2009: The Year of Uff-da

“Uff-da” is a Norwegian expression I learned from my husband’s family, and is similar to “oy-vey” or “aww-dang” It’s just been that kind of year :s

This year, I’ve learned about patience the hard way.  It started off with a bar brawl on my sister’s birthday in January.  This hippy hasn’t been in a fist fight since high school (20 years ago).  I think I just lost  my last marble this year, trying to balance Work along with Washburn and Motherhood.  That and our family budget resembles an overcooked noodle.  I had hoped to be more available to the UCD garden project this summer, especially after the success of our Flower Power fundraiser.  Although my studies at Washburn kept me away from the garden site, I did try to share information via facebook and sometimes this blog.  What I didn’t realize, and couldn’t really comprehend, was that some of our staff literally did not know how plants grow.  I’ve had chilling visions of young children’s chores consisting of dusting the plastic plant decor, instead of watering and caring for live plants.  This aspect of society, that an entire generation of now high school and college graduates has zero knowledge of plant life, is quite alarming.  I realize just how over-dependent on others the People have become.  This makes it all that much more important to teach the next generation how to grow plants for food and sustinence.  However, I became impatient in allowing others to learn at their own pace.  And I grew impatient with the time it takes for any grassroots project to truly grow.  Our staff are still learning that plants take time and care.  While we did not harvest any food out of our garden, we did learn that rabbits like spinach and squash.  We learned that strawberry transplants need lots of water, but not pine-sol & water.  We learned that the roly-pig composter needs to be watered, because it does not absorb rainwater like a traditional, open compost heap.  If I could see inside the pig, I’d know what the problem was.  Has something taken root (like whole potatoes)?  Is it seriously clogged and needs to be taken apart and started over (stinky-dinky)?  BTW, volunteers welcome 😉  Another downside to this year and the garden project is that I have not been able to work on it first-hand, because I’m in the Toddler 1 room, and these children are too young to dig a garden (but we do water our container plants).  See, the thing is, its not about me wanting to garden with children, its about children learning how to garden.   If these children in our care can be introduced to plant science, they will be successful science learners in higher grades, and maybe, just maybe, those with school gardens across the nation can grow a generation of individuals who know how to work a farm and provide food to communities.  The current state of the farming industry is about to collapse (hunch), and our nation will be in dire straits if we lose our ability to engage in a cooperative relationship with nature.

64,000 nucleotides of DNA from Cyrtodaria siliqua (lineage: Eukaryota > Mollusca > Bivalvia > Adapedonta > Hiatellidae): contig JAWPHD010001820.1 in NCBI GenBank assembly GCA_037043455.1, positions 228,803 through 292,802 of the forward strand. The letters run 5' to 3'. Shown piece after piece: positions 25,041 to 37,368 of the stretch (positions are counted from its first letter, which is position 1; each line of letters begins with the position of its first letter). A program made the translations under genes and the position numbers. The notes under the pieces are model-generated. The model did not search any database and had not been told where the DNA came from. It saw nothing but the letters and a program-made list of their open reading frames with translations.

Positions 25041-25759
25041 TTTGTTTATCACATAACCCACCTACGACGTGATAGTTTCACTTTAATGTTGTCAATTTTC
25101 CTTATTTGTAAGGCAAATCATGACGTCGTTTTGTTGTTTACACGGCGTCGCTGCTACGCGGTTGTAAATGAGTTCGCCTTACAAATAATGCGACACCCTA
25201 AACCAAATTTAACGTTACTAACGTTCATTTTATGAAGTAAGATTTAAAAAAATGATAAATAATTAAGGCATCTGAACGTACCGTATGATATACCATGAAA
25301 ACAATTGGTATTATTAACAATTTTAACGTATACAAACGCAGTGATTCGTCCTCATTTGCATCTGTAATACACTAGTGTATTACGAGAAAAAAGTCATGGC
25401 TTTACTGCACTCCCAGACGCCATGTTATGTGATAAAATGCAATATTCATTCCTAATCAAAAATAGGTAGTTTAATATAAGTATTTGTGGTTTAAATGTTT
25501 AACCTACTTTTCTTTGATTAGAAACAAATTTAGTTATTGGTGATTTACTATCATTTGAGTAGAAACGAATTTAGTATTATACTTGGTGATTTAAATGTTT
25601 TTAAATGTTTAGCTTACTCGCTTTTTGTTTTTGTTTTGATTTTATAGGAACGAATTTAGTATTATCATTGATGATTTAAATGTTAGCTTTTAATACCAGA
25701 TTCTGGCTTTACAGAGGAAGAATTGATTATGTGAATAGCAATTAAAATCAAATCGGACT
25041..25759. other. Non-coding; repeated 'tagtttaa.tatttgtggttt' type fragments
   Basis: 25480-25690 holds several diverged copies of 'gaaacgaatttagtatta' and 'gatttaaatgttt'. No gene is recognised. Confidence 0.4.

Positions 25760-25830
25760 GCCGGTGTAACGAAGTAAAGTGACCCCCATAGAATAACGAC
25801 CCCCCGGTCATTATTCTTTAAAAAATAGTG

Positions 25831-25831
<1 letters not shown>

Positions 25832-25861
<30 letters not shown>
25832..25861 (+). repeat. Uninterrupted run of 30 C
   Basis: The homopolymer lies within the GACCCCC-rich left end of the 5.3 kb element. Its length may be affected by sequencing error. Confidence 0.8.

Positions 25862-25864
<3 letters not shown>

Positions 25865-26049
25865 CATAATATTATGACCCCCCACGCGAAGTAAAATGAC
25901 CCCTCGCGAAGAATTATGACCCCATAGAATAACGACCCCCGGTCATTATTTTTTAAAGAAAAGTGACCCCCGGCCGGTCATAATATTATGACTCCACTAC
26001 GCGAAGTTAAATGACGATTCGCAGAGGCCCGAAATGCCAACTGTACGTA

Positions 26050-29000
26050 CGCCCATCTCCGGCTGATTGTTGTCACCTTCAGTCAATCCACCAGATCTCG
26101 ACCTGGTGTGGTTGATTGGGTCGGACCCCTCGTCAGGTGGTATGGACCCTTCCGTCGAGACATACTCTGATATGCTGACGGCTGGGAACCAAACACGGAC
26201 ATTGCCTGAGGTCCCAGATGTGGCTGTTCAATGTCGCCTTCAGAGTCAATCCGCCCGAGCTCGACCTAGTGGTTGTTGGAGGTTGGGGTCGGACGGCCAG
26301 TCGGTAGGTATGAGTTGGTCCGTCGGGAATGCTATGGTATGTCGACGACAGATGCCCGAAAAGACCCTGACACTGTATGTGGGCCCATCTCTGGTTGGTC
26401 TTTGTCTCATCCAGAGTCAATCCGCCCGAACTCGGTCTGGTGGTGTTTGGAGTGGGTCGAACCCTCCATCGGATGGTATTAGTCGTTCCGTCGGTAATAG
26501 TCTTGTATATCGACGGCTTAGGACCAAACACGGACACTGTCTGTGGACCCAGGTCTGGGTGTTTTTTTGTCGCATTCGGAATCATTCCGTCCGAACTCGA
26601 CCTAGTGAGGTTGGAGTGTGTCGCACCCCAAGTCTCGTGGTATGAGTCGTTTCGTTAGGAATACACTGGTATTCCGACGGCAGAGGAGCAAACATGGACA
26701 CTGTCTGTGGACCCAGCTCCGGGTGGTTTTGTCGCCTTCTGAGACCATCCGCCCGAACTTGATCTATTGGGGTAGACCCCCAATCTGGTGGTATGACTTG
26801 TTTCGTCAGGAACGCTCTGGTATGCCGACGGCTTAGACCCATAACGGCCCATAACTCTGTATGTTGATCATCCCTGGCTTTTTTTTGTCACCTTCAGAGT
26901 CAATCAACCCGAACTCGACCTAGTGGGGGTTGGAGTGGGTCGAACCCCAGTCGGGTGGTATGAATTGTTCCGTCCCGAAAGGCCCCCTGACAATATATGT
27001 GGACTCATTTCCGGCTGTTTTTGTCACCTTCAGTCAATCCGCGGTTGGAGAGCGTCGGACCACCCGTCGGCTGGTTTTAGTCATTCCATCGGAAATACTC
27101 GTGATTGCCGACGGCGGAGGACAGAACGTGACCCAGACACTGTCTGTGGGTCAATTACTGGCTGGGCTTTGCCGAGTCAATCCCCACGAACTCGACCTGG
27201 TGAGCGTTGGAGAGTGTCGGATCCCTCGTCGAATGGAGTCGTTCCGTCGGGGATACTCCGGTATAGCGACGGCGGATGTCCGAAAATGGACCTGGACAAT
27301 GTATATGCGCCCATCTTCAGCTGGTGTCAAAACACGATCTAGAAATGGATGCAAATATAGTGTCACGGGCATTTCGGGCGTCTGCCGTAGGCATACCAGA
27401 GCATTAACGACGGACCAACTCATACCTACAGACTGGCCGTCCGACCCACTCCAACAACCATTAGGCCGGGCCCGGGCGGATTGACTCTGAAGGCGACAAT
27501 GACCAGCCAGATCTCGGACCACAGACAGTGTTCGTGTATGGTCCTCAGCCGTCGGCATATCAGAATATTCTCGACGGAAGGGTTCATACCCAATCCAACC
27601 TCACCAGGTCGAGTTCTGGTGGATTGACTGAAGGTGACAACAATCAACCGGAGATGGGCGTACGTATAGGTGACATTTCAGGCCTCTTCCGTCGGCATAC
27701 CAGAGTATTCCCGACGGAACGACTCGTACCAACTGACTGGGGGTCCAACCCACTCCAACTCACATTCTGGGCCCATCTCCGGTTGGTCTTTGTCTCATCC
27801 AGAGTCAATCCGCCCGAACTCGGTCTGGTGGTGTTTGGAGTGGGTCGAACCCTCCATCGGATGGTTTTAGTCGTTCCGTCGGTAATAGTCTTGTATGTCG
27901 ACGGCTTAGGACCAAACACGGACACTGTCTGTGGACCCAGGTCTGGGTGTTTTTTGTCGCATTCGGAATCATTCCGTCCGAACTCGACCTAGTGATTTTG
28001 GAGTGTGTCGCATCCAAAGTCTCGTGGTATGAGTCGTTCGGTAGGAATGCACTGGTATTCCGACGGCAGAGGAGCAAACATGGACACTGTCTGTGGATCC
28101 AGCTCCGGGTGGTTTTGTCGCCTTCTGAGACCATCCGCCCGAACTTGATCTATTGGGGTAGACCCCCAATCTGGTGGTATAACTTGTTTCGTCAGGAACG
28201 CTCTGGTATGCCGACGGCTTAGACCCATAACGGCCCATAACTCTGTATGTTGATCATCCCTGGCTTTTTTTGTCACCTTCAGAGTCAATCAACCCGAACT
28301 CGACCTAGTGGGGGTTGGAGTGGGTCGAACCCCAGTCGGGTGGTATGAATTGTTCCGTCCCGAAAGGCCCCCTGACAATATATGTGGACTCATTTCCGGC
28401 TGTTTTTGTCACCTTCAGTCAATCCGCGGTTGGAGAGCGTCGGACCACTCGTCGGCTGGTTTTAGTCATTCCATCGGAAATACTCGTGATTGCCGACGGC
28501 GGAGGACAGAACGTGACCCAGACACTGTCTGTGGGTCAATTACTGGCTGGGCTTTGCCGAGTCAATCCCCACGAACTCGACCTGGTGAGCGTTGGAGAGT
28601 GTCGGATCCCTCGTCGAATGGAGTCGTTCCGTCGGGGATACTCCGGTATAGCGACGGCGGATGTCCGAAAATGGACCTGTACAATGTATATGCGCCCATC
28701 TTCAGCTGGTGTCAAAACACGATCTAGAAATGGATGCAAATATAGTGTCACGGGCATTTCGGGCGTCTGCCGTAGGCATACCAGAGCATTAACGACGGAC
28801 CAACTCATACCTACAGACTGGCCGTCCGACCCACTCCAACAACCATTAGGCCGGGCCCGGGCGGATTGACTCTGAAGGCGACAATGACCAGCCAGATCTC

So I ask you, dear reader, to take a baby step with me.  Side by side, with our own two hands.  Remember, we should forgive our friends their flaws as readily as we forgive our own.  This is possibly the one difficult lesson it took me a year to learn, and I apologize for getting too pushy back there in September (it was my 37th birthday, and I was freaking out!).  Also please understand that while some staff at UCD are only temporary, others have long-term, professional goals in Early Childhood Education; this garden classroom is what I hope to accomplish in transforming UCD to grow with the 21st century.  When thinking of technology, think about what life was like before Mr. Weatherman’s radar, or even a rain gauge for Mr. Almanac.  Today’s technology gives you a soil test tool the size of a pocket-light.  Think about how processed food has affected previous generations of the People (cancer, diabetes, heart disease) and think about how our bodies are part of the Natural world.  Where does real food come from?  Time to tip the scales back to balanced in the world, and each of us has to act.

The baby step begins with a tiny seed, care, and Love.


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